I recommend these health blogs because they

  • offer valid medical information on a variety of topics.
  • offer sound advice without quick fixes.
  • discuss common everyday health concerns
  • discuss the healthcare system, how it works well and how it doesn’t.
  • offer insights on healthy living, both as individuals, families and a society.
  • show you how physicians think , feel and act , both as persons and professionals
  • will educate and challenge you.

These blogs open a window into the medical community.  You may be surprised that physicians have the same concerns about health and medical care as you , and some that you are unaware of. Most importantly, you will find they are on your side; they care about you,their patients,  probably a lot more than you care about them.

These bloggers’ viewpoints often surprise and challenge me; I don’t always agree with them and you may not either.  By recommending them, I don’t endorse their opinions, nor do I benefit financially.  

“Alert and Oriented”

the progress notes of Michel Accad, M.D.

(Doctors write progress notes  in the charts of hospitalized patients to document medical treatment and response each day)

Dr. Accad is a cardiologist and internist in solo private practice and teaches at the University of California San Francisco.

” ‘Alert and Oriented’ is a medical phrase that describes the mental status of a patient who, despite being in serious shock from trauma or disease, maintains clarity of mind and focus of thought.

EKG tracing of heart activity on a cardiac monitor.
Based on the heart rhythm, this patient is likely alert and oriented.

Sadly, the medical community enmeshed in today’s health care system is like a patient in acute shock. The only chance to survive is to remain alert and oriented.” (quote from the blog introduction)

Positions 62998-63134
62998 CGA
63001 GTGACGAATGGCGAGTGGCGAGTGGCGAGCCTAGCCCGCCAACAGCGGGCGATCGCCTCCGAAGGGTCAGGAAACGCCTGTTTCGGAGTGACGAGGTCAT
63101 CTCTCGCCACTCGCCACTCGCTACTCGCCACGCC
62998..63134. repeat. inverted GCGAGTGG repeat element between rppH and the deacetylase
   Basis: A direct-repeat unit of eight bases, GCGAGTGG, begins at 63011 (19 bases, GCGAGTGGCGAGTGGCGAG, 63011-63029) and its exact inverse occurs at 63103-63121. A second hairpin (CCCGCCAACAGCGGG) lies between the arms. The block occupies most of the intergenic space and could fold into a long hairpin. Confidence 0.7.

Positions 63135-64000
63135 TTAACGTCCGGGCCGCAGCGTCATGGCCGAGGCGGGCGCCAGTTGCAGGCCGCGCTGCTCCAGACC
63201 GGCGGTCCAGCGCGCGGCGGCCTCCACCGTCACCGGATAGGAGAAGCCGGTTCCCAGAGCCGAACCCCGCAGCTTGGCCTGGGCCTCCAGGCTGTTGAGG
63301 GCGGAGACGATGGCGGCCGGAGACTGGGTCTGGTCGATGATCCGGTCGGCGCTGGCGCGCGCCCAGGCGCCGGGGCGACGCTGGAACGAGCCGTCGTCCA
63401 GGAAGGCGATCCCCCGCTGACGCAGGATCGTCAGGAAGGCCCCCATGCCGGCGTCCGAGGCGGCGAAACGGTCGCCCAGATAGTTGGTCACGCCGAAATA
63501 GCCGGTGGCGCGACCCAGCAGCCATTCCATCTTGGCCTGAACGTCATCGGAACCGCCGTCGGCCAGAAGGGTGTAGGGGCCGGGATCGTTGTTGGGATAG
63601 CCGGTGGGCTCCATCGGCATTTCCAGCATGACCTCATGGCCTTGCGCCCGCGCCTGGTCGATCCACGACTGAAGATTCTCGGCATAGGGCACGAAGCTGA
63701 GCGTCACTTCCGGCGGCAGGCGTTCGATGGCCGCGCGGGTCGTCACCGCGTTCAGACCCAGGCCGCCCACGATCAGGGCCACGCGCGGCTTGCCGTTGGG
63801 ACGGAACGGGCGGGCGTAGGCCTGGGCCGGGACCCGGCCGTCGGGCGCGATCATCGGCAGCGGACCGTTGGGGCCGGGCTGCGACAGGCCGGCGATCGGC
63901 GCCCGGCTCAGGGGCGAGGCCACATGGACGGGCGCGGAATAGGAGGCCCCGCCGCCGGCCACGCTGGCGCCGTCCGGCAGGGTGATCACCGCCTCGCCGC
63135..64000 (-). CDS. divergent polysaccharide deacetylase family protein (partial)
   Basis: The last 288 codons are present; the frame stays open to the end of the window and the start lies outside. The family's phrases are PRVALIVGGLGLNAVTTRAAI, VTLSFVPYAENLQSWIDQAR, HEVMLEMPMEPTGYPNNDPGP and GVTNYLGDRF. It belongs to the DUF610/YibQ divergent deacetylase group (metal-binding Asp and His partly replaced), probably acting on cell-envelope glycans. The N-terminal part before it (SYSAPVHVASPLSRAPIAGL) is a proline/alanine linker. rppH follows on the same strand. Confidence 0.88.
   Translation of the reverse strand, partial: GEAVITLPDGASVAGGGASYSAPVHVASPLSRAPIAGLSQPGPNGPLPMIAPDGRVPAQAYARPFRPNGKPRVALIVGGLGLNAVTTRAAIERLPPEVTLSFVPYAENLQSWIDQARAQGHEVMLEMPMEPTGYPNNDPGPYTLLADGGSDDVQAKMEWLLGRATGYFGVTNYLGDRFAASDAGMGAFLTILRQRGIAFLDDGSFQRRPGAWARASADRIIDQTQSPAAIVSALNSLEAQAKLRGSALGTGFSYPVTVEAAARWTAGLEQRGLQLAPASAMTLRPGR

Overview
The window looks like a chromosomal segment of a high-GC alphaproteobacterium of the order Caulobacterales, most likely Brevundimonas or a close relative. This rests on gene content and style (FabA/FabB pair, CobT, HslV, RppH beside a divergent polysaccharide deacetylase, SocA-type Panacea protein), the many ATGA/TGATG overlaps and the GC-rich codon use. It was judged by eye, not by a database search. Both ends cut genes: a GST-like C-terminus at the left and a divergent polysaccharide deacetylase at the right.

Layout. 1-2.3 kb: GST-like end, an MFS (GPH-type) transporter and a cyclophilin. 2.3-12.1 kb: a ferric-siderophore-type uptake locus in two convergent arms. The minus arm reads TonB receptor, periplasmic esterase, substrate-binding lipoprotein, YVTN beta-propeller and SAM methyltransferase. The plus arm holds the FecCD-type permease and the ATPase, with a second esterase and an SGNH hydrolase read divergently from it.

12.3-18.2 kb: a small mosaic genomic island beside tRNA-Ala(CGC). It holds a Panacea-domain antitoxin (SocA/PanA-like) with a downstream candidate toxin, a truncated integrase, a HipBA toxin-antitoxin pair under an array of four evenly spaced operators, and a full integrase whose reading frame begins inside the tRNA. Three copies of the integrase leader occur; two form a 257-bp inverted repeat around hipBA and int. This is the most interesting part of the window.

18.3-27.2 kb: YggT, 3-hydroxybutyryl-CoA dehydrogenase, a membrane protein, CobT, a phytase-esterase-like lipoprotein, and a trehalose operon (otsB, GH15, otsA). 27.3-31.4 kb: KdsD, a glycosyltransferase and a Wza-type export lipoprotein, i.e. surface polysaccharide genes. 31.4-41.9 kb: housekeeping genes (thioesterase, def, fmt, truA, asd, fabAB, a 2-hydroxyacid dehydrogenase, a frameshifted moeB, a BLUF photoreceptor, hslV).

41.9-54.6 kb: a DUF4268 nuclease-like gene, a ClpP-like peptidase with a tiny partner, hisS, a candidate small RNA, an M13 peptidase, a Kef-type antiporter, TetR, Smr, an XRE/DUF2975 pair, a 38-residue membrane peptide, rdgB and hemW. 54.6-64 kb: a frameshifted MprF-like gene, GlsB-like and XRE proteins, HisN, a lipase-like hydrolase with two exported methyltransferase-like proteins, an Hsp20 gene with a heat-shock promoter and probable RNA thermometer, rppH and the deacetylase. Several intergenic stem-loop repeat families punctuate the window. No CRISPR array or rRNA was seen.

Dr. Accad blogs about the healthcare system, the doctor-patient relationship, medical ethics, medical economics, and health care policy.

In this post he explains the

evolution of the food pyramid to the healthy plate nutrition recommendation.

healthy plate of vegetables , pita bread and hummus

In another interesting post, he explains

why mammograms may be over diagnosing breast cancer.

Breast cancer screening and treatment: One size doesn't fit all. bras hanging on a clothes line

The Accad and Koka Report podcast

Dr. Accad has joined Anish Koka, M.D. in a weekly medical podcast, The Accad & Koka Report. In their own words,

We discuss current topics in medical science, policy, economics, and ethics, always with an eye toward safeguarding the doctor-patient relationship .

Their conversations are aimed more at physicians than patients, but if you want to know what some physicians really think about the U.S. healthcare system, you might find out here. Here is an episode anyone might find interesting-what happened when a 90 year old patient of Dr. Koka was told

“You’ll be dead in a year”- A Patient’s Journey though the Healthcare System

exploring the HEART of health

I appreciate all of you who are following Watercress Words, and if you aren’t I invite you to join the wonderful people who are. You can meet some of them in the sidebar, where you can click on their image and visit their blogs. Use the form to get an email notification of new posts. Don’t worry, you won’t get anything else from me.

Dr. Aletha